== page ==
I’m just going to be honest, half of the time I don’t know why I feel the way I feel. All of a sudden I’ll just start yelling at Jacob about something and he kinda gets wide eyed and dumbfounded. He’s started to actually speak up when it happens because most of the time, I don’t even know what I’m doing. He’ll say something like “Abby, what is wrong? Why are you so upset all of a sudden?” and it makes me stop and actually think about what’s going on.
Every day brings different emotions. Most of the time I’m so focused on just making it through the day, that I’m not even observing what I’m feeling or trying to find the root cause of those feelings. Unfortunately, Jacob usually gets the short end of the stick with this one, but he’s a pretty good sport. I wake up and my first thought is concentrating all of my energy on making it out of bed and out the door on time. I don’t go “Okay Abby, what are we feeling today, why do we think we’re feeling that way, and what can we do to put these feelings in check?” That alone would probably take up the 20 minutes I’m supposed to be using for getting dressed and eating breakfast. So, I start the day without even realizing what kind of mood I’m in.
Along with not knowing comes a lot of surprise crying fits, yelling fits, depression fits, and silence fits. I know it drives Jacob insane, but I also can’t always help the way I feel or control the emotions I’m having. With my combination of anxiety and depression, who knows what those imbalances of hormones and whatever other sciencey stuff does to my emotions.
One HUGE thing I’ve learned is that you NEVER have the authority to tell someone else how they should be feeling. Jacob did this once and I nearly tore his head off. I knew he meant well, but I felt even worse than I did before I asked him for help. I think it was something along the lines of not wanting to get out of bed and go to class one day because I didn’t feel like I had the energy or strength to do it. So then he told me that I had to try harder than that and stay on top of things so I don’t get too far behind. So then I exploded and told him he has no idea what I’m going through and if I need to stay in bed all day for my mental sanity, than damn it that’s what I was going to do. He backed off after that.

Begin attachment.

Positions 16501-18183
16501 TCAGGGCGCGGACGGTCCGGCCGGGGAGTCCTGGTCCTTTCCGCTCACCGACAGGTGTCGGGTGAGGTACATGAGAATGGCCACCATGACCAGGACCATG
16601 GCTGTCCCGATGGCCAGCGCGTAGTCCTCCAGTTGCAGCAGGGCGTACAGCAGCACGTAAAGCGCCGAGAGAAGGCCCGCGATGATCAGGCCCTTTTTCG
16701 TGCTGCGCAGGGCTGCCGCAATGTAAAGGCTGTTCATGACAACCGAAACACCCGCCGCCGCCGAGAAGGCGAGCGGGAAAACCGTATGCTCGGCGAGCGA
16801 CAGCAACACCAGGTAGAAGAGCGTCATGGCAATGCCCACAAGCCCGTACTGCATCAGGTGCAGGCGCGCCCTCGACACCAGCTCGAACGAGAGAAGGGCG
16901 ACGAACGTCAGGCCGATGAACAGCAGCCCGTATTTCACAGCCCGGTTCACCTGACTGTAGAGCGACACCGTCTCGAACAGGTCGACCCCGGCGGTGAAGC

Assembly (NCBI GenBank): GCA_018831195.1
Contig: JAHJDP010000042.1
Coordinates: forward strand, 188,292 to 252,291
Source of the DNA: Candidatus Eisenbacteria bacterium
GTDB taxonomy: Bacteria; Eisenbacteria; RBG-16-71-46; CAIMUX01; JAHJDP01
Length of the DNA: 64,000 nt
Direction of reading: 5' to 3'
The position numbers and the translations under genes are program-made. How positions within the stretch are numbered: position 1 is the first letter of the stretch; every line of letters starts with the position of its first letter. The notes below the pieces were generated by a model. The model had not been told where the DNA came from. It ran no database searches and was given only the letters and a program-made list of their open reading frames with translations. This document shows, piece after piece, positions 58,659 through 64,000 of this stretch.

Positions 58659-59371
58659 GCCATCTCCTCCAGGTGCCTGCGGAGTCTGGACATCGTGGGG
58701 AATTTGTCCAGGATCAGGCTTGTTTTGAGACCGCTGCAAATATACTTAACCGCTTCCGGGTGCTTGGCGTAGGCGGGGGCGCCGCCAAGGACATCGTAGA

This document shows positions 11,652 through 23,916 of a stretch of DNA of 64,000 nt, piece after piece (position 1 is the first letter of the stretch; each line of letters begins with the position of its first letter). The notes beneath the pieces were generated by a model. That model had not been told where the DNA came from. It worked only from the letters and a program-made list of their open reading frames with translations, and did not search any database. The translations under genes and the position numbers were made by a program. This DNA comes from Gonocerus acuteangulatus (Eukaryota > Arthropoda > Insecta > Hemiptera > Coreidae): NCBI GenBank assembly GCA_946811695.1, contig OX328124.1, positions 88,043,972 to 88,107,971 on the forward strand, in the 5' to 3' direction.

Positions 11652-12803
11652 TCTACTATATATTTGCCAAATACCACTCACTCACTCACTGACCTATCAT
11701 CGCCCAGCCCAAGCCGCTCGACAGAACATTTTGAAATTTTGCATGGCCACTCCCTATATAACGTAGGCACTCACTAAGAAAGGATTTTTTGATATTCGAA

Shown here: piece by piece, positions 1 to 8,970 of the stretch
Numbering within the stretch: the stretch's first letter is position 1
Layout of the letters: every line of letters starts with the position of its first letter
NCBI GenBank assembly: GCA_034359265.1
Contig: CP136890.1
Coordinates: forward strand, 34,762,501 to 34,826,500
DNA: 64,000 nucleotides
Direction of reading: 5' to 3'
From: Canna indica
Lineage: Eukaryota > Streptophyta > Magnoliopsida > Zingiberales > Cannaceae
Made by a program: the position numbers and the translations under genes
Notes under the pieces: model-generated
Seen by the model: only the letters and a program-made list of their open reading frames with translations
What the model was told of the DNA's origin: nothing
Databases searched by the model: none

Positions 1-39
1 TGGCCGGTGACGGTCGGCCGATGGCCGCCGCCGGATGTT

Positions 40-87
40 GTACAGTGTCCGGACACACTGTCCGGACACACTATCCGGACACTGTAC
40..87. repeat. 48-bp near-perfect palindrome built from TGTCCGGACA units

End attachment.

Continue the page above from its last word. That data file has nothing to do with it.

My point is, you never know where somebody is on their grief journey. You can’t assume everything is okay because they have one awesome day. Nor can you try to offer them advice on how to “get better.” Grief is not a disease that you can cure with some medication. Grief is an ongoing, life-long process and you have no concern trying to tell someone else how to hurt, morn, grieve, and so on. It is different with every person. Jacob has been doing some research and reading different sources to see how he can help me along this path. One night when I was particularly quiet and said I didn’t want to talk about anything, he brought up that one article he read said talking about things helped get it off your chest and speed up the healing process instead of letting it all build up. Again, I almost tore his head off. In fact, I think my jaw dropped and I just stared at him. I understand he has wants and expectations for how my grieving process looks to him, but it’s mine and I’m going to do with it as I want. I also know that he only wants to help and he’s just trying to make things better, but he’s never dealt with anything like this and I’m just extremely unpredictable.
The bottom line is, just offer your love and support to someone who is hurting. They don’t want to hear your positive vibe bull crap. Grief is ugly. Hurt is hard. Mourning is dark. Depression is brutal. I don’t care who you are, this sort of thing changes you. There’s a period of time that you don’t want people’s encouragement. You don’t want their empathy and stories of personal experiences. You just want someone to turn to who will listen. Who will give you a hug. Who won’t pressure you to be “doing better” or “moving on.” Every single person experiences these things in different ways and you are not the judge of whether they’re doing it right or wrong. Show love and grace and be open minded to what they have to say.
Keep it real, lovelies.